Gut Flora consists of microrganisms that live in the digestive tracts. Recent insight suggests that the intestinal microbial flora could play an important role in obesity and its related diseases. The human intestine harbors an enormously complex, diverse, and vast microbial community, referred to as gut microflora or microbiota. The human gut microbiota is estimated to consist of at least 1014 bacteria and archaea, composed of approximately 1100 prevalent species, with approximately 160 such species per individual. In its entirety, the microflora is estimated to contain 150-fold more genes than our own host genomes. Apart from contributing substantial beneficial functions to the host (e.g., digestion of otherwise indigestible plant polysaccharides), this separate ecosystem has enormous potential for physiological and pathological interactions with the host; for example, the microbiota can drive the development of the mucosal and systemic immune system and controls the regeneration of the intestinal epithelium.
The composition of the microbiota, which is normally acquired during and shortly after birth, is relatively plastic during early development but, once stabilized, is thought to maintain many of its characteristics throughout the life of the host.
Modern molecular techniques have disclosed a tight relationship between mammalian gut microbial composition and function and host metabolism. This relationship can eventually contribute to the development of metabolic disease, including obesity, NAFLD (Non Alcoholic Fatty Liver Disease) and diabets. The gut microbiota may predispose to obesity and associated disorders through a series of interactions with the host that lead to the modulation of:
- Carbohydrate metabolism
- Fatty acid composition
- Bile-activated metabolic pathways
- Dietary choline bioavailability
- Host fat storage
- Energy homeostasis and metabolism
Interactions between gut microbiota and host metabolism predisposing to obesity and diabetes.
Some studies have indicated that an altered gut microbiota is associated with several diseases that are particularly prevalent in the 21st century. For example, reduced microbial diversity (a sign of a dysfunctional ecosystem that leads to a decreased stability of the microbiota) has been associated with both inflammatory bowel disease and obesity. The first studies on the relationship between the composition of the gut microbiota and obesity have shown that the number of Firmicutes was increased whereas the number of Bacteroidates was reduced in obese mice and humans compared with lean individuals.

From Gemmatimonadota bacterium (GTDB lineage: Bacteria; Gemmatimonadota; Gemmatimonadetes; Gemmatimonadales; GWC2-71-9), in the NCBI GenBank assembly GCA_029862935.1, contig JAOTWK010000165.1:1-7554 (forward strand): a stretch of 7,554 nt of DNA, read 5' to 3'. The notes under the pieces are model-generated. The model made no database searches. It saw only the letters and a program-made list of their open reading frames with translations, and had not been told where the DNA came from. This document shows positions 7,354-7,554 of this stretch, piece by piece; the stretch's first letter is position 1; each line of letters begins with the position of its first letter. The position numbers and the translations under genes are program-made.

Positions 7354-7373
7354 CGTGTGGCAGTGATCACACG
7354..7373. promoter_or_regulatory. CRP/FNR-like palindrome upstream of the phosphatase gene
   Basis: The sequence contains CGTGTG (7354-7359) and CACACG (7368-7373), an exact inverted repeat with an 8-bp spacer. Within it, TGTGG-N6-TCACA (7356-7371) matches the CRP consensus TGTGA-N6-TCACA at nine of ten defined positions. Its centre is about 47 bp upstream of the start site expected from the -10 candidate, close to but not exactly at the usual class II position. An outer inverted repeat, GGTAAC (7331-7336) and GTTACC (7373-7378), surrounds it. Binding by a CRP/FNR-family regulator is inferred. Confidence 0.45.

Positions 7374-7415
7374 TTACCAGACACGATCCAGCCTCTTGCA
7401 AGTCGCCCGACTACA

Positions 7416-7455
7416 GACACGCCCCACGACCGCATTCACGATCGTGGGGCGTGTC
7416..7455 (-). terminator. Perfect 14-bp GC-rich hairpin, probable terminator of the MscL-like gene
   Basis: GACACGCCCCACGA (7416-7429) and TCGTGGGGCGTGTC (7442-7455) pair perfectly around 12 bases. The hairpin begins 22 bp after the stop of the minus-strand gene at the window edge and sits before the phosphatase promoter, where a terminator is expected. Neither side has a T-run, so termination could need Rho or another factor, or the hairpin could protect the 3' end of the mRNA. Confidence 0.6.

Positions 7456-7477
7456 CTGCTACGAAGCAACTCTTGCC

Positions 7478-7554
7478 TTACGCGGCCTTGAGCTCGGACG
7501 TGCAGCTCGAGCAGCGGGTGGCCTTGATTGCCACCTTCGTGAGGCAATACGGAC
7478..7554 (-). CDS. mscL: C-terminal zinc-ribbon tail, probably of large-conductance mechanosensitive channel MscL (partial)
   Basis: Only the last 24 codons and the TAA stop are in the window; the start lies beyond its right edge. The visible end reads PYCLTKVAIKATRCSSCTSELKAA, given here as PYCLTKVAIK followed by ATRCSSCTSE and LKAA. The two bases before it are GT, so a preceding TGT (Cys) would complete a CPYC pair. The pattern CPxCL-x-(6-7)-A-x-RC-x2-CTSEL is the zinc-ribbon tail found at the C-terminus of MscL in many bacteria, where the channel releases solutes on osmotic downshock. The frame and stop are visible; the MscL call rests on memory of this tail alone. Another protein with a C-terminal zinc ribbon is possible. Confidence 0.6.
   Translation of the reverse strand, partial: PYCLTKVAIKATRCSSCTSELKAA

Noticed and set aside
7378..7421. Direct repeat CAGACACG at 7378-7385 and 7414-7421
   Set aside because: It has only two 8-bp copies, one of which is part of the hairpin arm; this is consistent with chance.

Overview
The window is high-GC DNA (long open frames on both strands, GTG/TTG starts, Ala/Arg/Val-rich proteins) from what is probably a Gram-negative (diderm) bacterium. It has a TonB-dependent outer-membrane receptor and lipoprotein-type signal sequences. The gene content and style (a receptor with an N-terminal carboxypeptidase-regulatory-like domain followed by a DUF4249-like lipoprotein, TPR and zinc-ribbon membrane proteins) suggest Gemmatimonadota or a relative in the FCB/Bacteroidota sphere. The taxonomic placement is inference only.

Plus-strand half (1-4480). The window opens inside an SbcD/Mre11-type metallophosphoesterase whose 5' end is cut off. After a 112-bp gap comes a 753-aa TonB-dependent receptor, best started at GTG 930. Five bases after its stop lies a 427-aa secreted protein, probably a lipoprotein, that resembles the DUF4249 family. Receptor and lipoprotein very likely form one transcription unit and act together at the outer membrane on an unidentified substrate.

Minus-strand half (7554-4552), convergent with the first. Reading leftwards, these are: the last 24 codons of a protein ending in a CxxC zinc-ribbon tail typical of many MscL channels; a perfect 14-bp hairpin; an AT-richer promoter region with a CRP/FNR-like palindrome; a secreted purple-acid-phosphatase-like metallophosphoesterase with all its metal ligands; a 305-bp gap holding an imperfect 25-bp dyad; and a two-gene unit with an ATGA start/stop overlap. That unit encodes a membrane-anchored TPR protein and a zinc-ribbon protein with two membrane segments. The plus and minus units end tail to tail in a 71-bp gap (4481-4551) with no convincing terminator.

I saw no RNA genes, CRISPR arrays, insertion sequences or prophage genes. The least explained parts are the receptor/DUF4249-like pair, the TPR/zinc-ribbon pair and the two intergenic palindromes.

Interestingly, weight loss achieved by dieting was able to reverse those changes.
Microbial ecology: Human gut microbes associated with obesity.
The development of obesity and the metabolic syndrome is a complex process involving genetic and environmental factors and is associated with pathways that connect metabolism with the immune system and vice versa. Important studies on the relationship of the intestinal microbial flora with obesity have uncovered profound changes in the composition and metabolic function of the gut microbiota in obese individuals, which appear to enable the "obese microbiota" to extract more energy from the diet. Moreover, the gut microbiota interacts with host epithelial cells to indirectly control energy expenditure and storage.
An obesity-associated gut microbiome with increased capacity for energy harvest.
The major cause of obesity is a positive energetic balance resulting from an increased energy intake from the diet and a decreased energy output associated i.e., with low physical activity. In addition, the genetic background participates to the inter-individual difference in term of energy expenditure and storage capacity. However, growing evidence suggests that among the “external” factors contributing to the host response towards nutrients, the gut microbiota represents an important one. The gut microbiota composition/activity is a factor to take into account when assessing the risk factors related to obesity, but also to associated diseases, such dyslipidemia and atherosclerosis, insulin resistance and diabetes, hepatic steatosis and steatohepatitis (NASH).